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Jul
17
awarded  Curious
Jul
16
comment Prove that for any give sequence of digits, there is a perfect square starting with that sequence
From the educational perspective "so the solutions provided should include these tools (a bit of constraint to the problem)." ... I am sure there are other ways to prove it.
Jul
16
answered Prove that for any give sequence of digits, there is a perfect square starting with that sequence
Jul
16
asked Prove that for any give sequence of digits, there is a perfect square starting with that sequence
May
23
comment Given two concentric circles with radiuses r < R, can we estimate the number of chords in between the circles?
Another way, probably, to tackle the problem (and this is a brainstorming): $$n_{of chords}\sim \frac{\pi }{\sqrt{1-\alpha ^{2}}}=\pi \cdot \sqrt{1+\alpha ^{2}+\alpha ^{4}+...}< \pi \cdot \sqrt{n}\cdot \sqrt{1+\frac{1}{n}\sum_{i=n}^{\infty }\alpha ^{2\cdot i}}$$
May
23
comment Given two concentric circles with radiuses r < R, can we estimate the number of chords in between the circles?
Yes, sort of. For this particular case when $r=\sqrt{p_{n}}$ and $R=\sqrt{p_{n+1}}$, knowing that $\sqrt{p_{n+1}}<n$ from some n and $\sqrt{p_{n+1} - p_{n}} \geq \sqrt{2}$, $n_{of chords} < \frac{\pi }{\sqrt{2}}\cdot n$.
May
23
comment Given two concentric circles with radiuses r < R, can we estimate the number of chords in between the circles?
Yes, it goes to infinity, but how "quickly"?
May
23
comment Given two concentric circles with radiuses r < R, can we estimate the number of chords in between the circles?
yes, that's the ultimate goal ;)
May
22
comment Given two concentric circles with radiuses r < R, can we estimate the number of chords in between the circles?
And probably "Is there a better one?" is a wrong formulation, should have written "Is there a different one?".
May
22
comment Given two concentric circles with radiuses r < R, can we estimate the number of chords in between the circles?
Ok, let me reformulate my previous message. 1. I knew of that asymptotic expression (Remark 1). 2. Unfortunately, it doesn't help. 3. Is there a better one? "Intuition result", had a different context, I shouldn't have mentioned it, probably.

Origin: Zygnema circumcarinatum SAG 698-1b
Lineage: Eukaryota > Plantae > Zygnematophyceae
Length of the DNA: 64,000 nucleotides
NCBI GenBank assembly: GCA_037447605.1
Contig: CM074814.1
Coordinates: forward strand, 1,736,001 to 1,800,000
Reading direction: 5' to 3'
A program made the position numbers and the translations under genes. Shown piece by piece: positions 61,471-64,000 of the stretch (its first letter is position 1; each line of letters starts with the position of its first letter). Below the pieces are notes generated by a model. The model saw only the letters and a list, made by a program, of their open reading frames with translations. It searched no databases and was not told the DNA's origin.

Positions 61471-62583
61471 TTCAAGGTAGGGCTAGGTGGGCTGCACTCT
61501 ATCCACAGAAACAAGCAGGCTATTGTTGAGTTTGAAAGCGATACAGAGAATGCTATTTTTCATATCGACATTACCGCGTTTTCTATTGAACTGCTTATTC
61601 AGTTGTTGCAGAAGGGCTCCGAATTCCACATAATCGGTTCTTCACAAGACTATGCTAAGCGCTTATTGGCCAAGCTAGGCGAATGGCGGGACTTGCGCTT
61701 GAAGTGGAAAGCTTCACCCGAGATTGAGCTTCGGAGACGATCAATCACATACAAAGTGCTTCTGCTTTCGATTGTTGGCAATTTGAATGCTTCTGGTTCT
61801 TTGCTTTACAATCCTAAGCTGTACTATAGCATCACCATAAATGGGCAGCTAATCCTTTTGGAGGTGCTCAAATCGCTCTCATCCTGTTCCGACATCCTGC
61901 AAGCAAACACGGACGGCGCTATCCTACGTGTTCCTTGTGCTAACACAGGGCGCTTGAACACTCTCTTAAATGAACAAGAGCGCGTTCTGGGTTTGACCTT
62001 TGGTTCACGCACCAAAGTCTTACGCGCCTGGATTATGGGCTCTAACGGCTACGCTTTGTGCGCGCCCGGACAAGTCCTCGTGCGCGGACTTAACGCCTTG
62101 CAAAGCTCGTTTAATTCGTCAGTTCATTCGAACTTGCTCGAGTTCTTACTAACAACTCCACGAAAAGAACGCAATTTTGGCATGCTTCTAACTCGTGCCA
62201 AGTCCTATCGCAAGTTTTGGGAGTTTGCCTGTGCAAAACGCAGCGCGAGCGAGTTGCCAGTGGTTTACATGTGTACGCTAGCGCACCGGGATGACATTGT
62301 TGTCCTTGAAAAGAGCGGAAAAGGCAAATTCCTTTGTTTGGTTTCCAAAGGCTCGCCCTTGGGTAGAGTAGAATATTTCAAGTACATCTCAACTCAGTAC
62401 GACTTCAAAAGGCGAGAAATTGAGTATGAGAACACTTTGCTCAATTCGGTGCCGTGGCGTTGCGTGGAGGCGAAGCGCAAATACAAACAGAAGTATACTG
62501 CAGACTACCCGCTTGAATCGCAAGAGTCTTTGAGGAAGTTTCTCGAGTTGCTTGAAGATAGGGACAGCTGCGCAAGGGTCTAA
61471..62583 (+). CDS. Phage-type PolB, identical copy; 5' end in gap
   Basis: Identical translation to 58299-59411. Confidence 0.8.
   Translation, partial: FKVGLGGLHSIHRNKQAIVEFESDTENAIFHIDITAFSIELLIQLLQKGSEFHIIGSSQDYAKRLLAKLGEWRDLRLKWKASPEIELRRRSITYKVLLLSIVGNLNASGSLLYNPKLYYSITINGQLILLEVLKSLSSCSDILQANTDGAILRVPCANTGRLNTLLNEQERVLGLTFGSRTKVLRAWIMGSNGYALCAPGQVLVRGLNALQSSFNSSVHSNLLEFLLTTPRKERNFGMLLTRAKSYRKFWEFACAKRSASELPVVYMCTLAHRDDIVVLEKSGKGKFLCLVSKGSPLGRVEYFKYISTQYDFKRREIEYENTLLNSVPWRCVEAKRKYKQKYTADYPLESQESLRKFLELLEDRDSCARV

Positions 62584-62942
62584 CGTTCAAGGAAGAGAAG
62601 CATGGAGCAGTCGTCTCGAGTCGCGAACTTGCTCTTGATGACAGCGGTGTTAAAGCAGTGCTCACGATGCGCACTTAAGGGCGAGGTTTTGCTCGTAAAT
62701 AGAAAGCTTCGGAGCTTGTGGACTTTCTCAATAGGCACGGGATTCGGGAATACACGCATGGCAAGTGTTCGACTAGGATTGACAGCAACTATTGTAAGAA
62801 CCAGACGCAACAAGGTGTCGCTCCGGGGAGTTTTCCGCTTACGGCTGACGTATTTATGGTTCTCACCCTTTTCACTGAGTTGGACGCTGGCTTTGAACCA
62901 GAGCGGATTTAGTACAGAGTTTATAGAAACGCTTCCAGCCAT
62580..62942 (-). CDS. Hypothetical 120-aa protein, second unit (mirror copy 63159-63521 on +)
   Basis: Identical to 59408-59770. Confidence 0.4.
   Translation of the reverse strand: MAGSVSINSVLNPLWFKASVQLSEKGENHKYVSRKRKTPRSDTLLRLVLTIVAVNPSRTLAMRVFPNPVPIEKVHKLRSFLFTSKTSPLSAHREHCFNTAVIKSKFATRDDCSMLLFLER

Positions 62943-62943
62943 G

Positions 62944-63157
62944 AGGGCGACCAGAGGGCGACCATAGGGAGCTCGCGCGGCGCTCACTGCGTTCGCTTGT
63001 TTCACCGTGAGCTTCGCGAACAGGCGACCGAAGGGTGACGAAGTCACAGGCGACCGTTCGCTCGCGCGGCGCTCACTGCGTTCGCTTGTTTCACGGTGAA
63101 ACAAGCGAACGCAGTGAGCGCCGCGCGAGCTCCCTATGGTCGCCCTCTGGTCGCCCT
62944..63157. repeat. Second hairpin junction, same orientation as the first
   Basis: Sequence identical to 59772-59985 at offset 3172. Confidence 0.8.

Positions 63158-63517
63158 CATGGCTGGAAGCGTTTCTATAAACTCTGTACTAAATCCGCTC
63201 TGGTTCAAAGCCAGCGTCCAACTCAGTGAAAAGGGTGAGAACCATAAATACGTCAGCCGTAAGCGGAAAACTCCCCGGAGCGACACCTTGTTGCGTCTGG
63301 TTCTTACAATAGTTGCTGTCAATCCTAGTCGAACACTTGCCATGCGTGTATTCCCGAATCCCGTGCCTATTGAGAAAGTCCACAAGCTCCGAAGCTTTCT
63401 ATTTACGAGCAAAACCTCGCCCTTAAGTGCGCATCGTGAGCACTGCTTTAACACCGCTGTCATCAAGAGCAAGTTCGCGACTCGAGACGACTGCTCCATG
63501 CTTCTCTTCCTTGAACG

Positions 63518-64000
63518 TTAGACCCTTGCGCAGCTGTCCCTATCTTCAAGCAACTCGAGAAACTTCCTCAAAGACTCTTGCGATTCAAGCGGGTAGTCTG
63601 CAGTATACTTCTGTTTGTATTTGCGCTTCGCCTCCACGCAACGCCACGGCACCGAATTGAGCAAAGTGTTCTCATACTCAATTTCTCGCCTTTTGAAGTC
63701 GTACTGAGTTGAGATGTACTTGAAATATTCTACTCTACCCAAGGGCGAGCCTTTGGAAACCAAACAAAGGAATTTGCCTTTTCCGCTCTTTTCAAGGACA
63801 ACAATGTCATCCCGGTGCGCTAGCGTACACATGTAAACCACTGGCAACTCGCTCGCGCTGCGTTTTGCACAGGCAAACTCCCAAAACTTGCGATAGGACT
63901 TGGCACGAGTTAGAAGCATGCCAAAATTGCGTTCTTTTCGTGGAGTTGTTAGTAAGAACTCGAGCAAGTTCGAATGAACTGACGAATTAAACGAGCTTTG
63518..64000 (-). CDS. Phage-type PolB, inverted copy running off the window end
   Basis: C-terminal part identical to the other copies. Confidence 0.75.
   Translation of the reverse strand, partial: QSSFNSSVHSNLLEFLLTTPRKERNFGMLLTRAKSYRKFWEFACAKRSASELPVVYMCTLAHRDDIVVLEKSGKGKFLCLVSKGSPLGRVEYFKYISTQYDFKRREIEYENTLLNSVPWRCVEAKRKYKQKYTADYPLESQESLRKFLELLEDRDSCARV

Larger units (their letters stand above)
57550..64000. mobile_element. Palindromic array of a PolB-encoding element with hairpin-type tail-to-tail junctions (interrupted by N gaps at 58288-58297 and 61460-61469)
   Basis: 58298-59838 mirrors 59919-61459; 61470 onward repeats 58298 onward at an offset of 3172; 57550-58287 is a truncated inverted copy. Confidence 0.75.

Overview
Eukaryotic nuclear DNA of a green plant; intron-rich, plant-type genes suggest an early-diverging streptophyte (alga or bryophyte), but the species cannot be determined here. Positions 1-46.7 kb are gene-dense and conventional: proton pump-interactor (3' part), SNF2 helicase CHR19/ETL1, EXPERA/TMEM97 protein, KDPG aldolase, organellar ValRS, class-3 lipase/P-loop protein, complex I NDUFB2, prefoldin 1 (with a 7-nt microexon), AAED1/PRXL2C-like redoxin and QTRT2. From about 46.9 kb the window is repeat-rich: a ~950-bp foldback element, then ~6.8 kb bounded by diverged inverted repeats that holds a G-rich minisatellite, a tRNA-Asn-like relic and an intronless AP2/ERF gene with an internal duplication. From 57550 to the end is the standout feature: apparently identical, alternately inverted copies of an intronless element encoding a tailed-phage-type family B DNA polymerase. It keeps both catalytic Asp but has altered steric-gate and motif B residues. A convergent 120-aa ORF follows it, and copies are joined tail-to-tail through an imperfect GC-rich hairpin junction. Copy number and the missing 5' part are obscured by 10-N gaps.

May
22
comment Given two concentric circles with radiuses r < R, can we estimate the number of chords in between the circles?
So far, I have got to $\sqrt{p_{n+1}} - \sqrt{p_{n}} < \frac{\sqrt{p_{n+1}}}{2}\cdot \ln\frac{\sqrt{p_{n+1}}}{\sqrt{p_{n}}} < C\cdot \frac{\sqrt{p_{n+1}}}{n_{of chords}^2}$
May
22
comment Given two concentric circles with radiuses r < R, can we estimate the number of chords in between the circles?
Well, that's one of it, mentioned in "Remark 1". Considering that $\sin \angle AOB = \sqrt{1-\frac{r^{2}}{R^{2}}}\sim \angle AOB$ when $\frac{r}{R}\rightarrow 1$ this leads to the close to the intuition result $n_{of chords}\sim \frac{\pi }{\angle AOB}$. However, this doesn't help with estimating $\frac{n_{of chords}}{R}$, when $r\rightarrow \infty $ ... for more details, I am trying to "asses" Andrica's conjecture and see if I get any luck with estimating $n_{of chords}$.
May
22
comment Given two concentric circles with radiuses r < R, can we estimate the number of chords in between the circles?
True. I was thinking of something in form of an asymptotic function $f(r,R)$. Can't find anything with google and I don't believe this problem was never touched.
May
22
asked Given two concentric circles with radiuses r < R, can we estimate the number of chords in between the circles?
Jan
22
comment Maximum likelihood and fisher information of uniform and binomial
Probably, it has no sense to consider $N$ math.stackexchange.com/questions/396982/…
Jan
22
comment Maximum likelihood and fisher information of uniform and binomial
No, it's not $\max z_{i}$. Having the samples $z_{i}$ you will have to estimate $N$ or $p$ parameters using MLE (typically only $p$), as it is very well explained here projectrhea.org/rhea/index.php/… Or, for another explanation of the same topic, here onlinecourses.science.psu.edu/stat504/node/28
Jan
10
accepted Ratio of limits
Jan
10
comment Let $U$ and $V$ be any two open sets with $U\cap V=\emptyset$ and $F\subset U\cup V$. Show that there is an integer $n$ with $F_n\subset U\cup V$.
Think about $K_{n} = F_{n} \setminus \left ( U \cup V \right )$
Jan
2
comment Maths without irrational numbers
Computers, for example, have no idea about irrationals and this doesn't stop us from using computers to approximate irrationals, well at least those computable (e.g. non computable one en.wikipedia.org/wiki/Chaitin's_constant)
Dec
28
answered Prove or disprove these statements on prime numbers